Thursday, 16 February 2017

Going with the flow - Bikepacking for pre-schoolers

"Daddy, look!"

More than a little alarmed by the accompanying ripping sound, I darted out of the kitchen wondering what on earth was going on, only to find Ruth in the hall trying to velcro her big brother's bikepacking bags to her 16" Islabike. Too much 'Mountain Bikes and Bothy Nights' on YouTube...

In trying to help her complete the 'play' task she'd started, it became tantalisingly apparent that yes, Thomas Ivor's top tube bag did fit nicely in the Cnoc 16's frame, and yes, you could strap a drybag to the handlebars without impeding the function of the brakes... and good grief! The seat pack fits under her saddle, too!

Before any of us knew it, we had stuffed some down jackets in the bags and were out at the bandstand, little Ruth lapping with tremendous fervour. A little boy on a kick scooter tried to race her, and that was it - she was off like a miniature, female, cycle touring Jeremy Clarkson.

I've written before about giving little children opportunities that others might think beyond them, but a bit like the cadence sensor when I taught Thomas Ivor to change gear, this one came as if from nowhere. It's only last June when Ruth was helping to hold her big brother's bike when 'King Louis' was being measured for a frame bag, and here we were witnessing another seminal moment. I mean, why shouldn't a little girl of just turned four have a set of bikepacking bags?

The next day we found ourselves in Newthorpe once more, and this time it was 'Merida's turn (it would seem so to have been named!) for 'the treatment' (see below for spec list).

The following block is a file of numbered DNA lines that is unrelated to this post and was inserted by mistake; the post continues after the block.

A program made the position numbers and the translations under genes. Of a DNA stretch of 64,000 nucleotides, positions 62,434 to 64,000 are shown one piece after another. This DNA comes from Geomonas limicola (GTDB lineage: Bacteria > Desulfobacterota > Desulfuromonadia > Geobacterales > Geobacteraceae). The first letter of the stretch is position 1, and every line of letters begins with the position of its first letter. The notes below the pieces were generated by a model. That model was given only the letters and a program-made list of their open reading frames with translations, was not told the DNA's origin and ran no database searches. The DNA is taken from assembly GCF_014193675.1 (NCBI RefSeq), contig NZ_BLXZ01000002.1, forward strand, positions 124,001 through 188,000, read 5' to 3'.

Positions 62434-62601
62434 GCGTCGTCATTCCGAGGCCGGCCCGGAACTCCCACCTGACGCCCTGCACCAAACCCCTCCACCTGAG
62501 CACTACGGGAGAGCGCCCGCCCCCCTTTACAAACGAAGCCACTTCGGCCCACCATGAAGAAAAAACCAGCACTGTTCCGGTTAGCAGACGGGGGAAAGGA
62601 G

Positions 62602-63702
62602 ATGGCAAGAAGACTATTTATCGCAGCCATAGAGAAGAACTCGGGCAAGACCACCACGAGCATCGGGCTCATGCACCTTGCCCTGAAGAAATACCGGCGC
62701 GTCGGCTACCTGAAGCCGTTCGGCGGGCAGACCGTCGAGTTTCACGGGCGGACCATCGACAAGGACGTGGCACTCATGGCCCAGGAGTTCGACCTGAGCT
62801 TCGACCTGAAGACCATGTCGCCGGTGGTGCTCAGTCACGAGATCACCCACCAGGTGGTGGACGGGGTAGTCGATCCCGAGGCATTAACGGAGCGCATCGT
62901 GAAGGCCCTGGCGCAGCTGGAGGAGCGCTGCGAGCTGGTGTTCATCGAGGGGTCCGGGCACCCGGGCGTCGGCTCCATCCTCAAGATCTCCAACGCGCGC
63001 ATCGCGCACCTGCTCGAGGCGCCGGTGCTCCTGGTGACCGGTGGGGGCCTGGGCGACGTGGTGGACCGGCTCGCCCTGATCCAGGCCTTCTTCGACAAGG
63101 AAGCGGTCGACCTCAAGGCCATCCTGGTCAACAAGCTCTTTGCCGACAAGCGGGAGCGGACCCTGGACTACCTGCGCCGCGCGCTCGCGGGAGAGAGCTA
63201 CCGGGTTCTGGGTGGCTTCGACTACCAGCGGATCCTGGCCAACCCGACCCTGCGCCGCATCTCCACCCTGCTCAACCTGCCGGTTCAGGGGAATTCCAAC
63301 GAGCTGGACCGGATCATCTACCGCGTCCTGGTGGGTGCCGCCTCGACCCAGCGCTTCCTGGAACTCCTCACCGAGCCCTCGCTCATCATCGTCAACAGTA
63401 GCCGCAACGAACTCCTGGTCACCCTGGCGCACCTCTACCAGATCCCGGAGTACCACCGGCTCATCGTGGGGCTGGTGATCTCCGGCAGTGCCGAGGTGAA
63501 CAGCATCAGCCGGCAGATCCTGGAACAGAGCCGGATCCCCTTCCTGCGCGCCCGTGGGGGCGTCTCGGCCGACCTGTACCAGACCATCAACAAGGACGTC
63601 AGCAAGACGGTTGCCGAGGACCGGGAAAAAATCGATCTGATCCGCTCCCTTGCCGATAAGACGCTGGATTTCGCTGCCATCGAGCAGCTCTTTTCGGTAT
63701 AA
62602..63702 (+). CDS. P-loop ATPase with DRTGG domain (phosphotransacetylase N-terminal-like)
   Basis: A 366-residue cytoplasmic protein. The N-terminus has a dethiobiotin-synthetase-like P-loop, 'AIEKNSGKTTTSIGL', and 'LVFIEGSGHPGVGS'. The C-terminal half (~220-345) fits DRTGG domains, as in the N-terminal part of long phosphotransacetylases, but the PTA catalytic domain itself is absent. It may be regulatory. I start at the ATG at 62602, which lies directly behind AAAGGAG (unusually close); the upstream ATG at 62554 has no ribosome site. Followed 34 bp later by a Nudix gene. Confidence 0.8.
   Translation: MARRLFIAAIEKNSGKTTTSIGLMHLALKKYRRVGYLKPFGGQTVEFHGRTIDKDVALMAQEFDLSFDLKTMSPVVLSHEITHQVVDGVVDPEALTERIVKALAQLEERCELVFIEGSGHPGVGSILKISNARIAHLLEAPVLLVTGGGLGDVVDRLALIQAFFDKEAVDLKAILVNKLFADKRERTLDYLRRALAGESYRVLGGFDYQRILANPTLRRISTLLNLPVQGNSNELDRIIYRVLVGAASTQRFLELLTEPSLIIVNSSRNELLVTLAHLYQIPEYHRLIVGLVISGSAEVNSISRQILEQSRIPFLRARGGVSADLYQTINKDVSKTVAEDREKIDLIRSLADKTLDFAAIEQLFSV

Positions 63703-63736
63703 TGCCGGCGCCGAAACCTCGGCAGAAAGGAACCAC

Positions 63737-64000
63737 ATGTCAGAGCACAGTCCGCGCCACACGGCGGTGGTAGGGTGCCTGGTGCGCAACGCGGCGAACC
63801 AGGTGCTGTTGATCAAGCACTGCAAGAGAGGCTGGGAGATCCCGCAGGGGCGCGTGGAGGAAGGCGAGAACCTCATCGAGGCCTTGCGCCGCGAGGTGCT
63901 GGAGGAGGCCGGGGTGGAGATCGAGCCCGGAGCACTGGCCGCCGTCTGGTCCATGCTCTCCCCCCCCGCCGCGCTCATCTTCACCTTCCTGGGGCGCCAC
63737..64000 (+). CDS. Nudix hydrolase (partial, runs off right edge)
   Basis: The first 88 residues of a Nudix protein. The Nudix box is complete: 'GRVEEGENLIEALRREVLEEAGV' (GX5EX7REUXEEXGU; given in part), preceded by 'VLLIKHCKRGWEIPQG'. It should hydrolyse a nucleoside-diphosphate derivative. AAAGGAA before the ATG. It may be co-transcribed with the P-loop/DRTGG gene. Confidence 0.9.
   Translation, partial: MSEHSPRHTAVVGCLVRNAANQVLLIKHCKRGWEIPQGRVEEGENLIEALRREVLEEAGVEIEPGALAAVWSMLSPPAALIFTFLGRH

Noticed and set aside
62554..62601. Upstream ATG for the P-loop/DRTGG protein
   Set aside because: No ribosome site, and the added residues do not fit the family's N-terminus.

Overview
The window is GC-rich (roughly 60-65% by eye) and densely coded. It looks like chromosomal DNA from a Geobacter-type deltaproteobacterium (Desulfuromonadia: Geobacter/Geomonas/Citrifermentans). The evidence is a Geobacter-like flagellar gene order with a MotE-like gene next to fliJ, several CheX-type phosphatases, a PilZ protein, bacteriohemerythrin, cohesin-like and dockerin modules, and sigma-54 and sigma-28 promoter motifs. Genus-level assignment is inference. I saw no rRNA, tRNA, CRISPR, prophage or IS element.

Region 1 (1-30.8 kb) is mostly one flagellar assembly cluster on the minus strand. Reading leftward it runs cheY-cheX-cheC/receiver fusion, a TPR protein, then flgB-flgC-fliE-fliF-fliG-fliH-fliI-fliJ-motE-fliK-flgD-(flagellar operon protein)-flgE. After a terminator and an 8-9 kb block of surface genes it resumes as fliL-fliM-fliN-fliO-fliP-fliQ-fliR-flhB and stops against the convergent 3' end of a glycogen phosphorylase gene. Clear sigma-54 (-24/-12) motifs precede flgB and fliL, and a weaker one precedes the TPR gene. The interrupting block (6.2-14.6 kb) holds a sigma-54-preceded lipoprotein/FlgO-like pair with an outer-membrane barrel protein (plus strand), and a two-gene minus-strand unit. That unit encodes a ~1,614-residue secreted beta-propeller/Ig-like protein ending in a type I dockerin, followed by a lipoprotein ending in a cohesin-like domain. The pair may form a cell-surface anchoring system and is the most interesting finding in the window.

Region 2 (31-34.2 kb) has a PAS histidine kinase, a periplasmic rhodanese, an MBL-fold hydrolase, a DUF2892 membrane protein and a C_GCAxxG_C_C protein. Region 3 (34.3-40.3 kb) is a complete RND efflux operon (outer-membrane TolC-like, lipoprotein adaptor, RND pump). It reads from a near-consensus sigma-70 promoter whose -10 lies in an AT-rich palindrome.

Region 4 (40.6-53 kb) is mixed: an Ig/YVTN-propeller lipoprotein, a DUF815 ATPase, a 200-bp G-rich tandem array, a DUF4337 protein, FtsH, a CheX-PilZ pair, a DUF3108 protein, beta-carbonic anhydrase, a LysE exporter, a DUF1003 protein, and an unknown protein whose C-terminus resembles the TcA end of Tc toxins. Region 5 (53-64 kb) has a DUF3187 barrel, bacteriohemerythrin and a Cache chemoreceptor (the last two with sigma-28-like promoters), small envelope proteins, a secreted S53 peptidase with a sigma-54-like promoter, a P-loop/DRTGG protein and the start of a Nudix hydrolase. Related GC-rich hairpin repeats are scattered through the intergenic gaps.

Self evidently, it would be pointless spending a significant amount of money on a lightweight bike only to hand a child a load of weight to slow them down, or to impede their recently-learned steering, pedalling or braking, but the three bags come to a total of less than 450 grammes, and so far they've largely been filled with feathers, in the form of the down jacket she would otherwise be wearing, and her sleeping bag. At that, along with her spare inner tube, Ruth's bike still only weighs about 7kg - that's still only half the weight of a 16"-wheeled bike-shaped-behemoth from Halfords, before you add the tinsel tassels on the handlebars and the 'Tiny Tears' threatening to fall out of the basket. That's before you consider that many children of four years old are still using the 'S-word'...

Children love carrying something on their bike, especially when everyone else is. Family life is a team sport, and they feed off feeling like they are an integral part of the mission. In this case, Ruth has decided that now she has the bags, she wants to go 'bothying' even more than she did before (which was a LOT), so we've had the maps out and have a plan in development. When we tour longer distances, we'll still use her trailerbike to make sure we cover the ground and stay safe on the road, at which she will have a pair of panniers on her rear rack, once more feeling like she's part of the team. She can probably use her 'frame bag' off her Cnoc as a top tube bag on her trailer bike.

A ride out today, five miles or so, with Daddy on foot and Rhoda on her balance bike, has proved that the Cnoc remains stable, handles fine, and most of all that the little girl at the helm of what looks every inch a touring machine is exceptionally proud of herself, to the point of stopping to tell everyone coming the other way that she was carrying her sleeping bag!

We had a little play with our new Alpkit Krakau stove as well today, and had a hot snack next to the river, on the edge of the woodland where Mummy and Daddy went canoe camping last summer.

A very productive couple of days, which we never saw coming! Above all, a lesson in 'going with the flow'; of letting the children lead when it comes to their adventures and their kit - because if they, like you, don't enjoy it, you probably should be doing something else.

Ruth's Islabikes Cnoc 16 luggage:

Bar bag: Alpkit Airlok Extra Dry Bag (£12) with Dual Straps (£5) - contains Alpkit 'Cloud Cover' down-filled blanket for sleeping in.
'Frame bag': An upturned Alpkit Small Fuel Pod (now discontinued and replaced with a slightly different shape. Luckily found one in their bargain bin for £12 which fits perfectly!) - contains spare inner tube, and possibly a favourite pebble.